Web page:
Andy Westlake gets his hands on a premium fast wideangle prime for Micro Four Thirds
Panasonic Leica DG Summilux 12mm f/1.4 Asph review
Panasonic Leica DG Summilux 12mm f/1.4 Asph review – Image quality
Of course, when you’re paying top dollar for a lens, you want it to give sharp, high-quality images. Well, have no fear, because the Summilux 12mm f/1.4 does just that. Wide open, it captures plenty of fine detail, especially in the middle of the frame. Indeed, viewing images close-up on-screen reveals that images shot at f/1.4 are barely distinguishable from those taken at f/2.8 or f/5.6 in respect of central sharpness. Stopping down further brings visible diffraction softening, and personally I’d avoid venturing beyond f/8 – but that’s absolutely normal for the Four Thirds sensor format.
In normal use, distortion is invisible owing to Panasonic’s adoption of modern lens design principles that integrate software corrections into the imaging chain. Likewise, lateral chromatic aberrations are effectively suppressed when the lens is used on Panasonic cameras or newer Olympus bodies. However, a little green and magenta colour fringing can be seen towards the corners of the frame with older Olympus models, including the original OM-D E-M5, but it’s far from problematic. Longitudinal chromatic aberration can be more of a problem, with some green fringing visible in out-of-focus backgrounds and magenta fringing in foregrounds; this tends to be most obvious at close focus distances.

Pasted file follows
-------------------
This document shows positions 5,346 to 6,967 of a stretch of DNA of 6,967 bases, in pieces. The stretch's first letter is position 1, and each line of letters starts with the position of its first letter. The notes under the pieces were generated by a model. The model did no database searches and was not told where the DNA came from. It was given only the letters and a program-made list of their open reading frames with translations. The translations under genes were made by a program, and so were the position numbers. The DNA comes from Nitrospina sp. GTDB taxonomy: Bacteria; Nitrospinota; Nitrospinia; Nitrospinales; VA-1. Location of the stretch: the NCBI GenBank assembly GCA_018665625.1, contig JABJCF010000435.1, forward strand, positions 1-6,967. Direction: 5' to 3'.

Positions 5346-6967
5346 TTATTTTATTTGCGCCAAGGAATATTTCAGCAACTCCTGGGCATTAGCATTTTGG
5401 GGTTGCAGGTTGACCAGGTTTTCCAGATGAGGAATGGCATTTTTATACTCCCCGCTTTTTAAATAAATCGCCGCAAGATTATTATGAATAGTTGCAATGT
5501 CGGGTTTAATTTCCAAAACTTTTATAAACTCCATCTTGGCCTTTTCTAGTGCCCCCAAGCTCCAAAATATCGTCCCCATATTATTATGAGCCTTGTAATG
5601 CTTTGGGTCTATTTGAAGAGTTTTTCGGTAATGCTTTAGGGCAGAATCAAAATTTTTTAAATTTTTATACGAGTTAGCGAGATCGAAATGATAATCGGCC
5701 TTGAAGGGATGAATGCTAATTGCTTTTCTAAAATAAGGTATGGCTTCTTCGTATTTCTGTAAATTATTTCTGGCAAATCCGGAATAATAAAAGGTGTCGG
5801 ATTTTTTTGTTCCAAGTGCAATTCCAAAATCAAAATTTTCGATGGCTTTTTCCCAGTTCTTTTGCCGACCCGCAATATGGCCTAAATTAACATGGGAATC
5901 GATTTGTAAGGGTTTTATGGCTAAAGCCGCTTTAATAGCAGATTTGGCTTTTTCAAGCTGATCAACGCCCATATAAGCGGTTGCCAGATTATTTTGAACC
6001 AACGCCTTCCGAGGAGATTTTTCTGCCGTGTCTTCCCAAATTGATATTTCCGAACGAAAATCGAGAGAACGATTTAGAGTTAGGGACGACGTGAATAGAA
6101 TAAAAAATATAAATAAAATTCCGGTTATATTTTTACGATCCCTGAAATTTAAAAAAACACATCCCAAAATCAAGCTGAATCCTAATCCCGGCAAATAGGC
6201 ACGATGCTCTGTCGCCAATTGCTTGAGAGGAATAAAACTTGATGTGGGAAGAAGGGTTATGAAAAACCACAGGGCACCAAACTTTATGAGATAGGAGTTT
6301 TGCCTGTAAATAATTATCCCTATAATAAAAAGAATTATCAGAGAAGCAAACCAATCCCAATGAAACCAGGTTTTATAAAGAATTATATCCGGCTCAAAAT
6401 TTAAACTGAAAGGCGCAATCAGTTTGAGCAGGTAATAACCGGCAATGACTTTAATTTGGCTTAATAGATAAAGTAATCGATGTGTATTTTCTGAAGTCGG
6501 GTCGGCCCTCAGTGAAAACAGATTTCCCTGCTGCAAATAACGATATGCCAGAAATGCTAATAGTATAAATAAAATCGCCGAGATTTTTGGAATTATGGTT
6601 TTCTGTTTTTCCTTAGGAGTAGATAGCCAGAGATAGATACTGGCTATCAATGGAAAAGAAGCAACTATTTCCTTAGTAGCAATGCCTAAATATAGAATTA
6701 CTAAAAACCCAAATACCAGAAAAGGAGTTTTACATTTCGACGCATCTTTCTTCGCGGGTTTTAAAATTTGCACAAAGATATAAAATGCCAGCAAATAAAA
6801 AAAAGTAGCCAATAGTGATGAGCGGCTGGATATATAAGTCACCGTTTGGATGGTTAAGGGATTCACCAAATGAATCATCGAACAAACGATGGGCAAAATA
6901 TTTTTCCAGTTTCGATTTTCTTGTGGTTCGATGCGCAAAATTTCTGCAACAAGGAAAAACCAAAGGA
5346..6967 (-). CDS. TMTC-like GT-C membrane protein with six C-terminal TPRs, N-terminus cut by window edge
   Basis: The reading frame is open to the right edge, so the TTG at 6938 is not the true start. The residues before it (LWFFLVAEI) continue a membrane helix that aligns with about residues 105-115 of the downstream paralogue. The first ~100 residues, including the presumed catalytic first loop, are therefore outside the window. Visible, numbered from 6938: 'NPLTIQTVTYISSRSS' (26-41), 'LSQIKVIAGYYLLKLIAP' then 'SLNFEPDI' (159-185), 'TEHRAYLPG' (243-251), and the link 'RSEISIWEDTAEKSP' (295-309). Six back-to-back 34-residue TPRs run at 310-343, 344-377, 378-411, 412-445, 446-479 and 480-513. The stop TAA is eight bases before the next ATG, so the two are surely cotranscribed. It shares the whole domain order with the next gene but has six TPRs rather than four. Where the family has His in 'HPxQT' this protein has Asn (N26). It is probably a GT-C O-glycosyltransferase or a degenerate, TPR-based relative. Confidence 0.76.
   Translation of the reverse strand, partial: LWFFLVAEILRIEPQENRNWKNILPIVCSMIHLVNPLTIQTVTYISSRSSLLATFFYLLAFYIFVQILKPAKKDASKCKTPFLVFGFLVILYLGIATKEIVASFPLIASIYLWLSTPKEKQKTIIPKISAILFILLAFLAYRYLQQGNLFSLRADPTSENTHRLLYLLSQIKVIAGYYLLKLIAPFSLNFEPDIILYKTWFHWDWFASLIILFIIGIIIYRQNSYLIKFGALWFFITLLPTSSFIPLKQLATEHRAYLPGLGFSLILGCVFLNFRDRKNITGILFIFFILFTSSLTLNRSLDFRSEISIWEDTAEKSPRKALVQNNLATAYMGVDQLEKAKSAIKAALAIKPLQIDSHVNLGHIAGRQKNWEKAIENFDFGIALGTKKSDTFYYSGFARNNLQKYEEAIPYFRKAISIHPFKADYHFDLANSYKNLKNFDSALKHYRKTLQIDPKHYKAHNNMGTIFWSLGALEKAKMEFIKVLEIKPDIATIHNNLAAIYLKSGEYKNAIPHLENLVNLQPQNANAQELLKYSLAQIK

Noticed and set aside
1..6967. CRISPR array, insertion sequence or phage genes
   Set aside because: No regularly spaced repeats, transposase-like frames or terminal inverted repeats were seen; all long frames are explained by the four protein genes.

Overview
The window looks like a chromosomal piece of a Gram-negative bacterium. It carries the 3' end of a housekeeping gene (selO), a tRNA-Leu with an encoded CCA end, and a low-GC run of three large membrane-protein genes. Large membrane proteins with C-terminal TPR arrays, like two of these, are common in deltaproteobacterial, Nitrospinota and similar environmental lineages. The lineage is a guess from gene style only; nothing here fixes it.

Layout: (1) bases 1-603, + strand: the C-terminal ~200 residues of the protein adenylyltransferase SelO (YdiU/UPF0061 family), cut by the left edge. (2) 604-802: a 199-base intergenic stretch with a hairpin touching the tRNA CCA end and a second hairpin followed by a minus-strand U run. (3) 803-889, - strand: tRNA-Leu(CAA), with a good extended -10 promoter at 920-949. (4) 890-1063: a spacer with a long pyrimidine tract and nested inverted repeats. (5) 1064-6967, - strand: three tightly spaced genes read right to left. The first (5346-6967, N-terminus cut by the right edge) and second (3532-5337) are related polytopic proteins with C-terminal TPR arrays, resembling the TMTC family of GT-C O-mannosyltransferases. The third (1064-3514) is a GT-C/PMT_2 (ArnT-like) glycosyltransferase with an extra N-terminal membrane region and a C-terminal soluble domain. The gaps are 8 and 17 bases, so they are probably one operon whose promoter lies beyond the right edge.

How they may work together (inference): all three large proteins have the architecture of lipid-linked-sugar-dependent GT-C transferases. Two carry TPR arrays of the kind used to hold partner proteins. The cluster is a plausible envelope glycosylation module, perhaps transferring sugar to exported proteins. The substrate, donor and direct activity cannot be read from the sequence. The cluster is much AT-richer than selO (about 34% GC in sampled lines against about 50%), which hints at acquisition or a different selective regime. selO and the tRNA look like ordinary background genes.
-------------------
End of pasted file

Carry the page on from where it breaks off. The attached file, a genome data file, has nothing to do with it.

Flare is rarely a problem, with the lens handling bright light sources relatively elegantly. Even when the sun is placed directly within the frame, any loss of contrast is localised to the surrounding area. As usual, stopping down gives more defined, less diffuse flare patterns.
With its f/1.4 aperture, the Summilux can give some decently blurred backgrounds, although the subject will need to be very close to the camera for this to be really effective. Also, because it’s a wideangle lens, a careful choice of camera angle will be necessary to avoid overly fussy, distracting backgrounds. However, the aesthetic quality of the blur it creates can actually be rather attractive.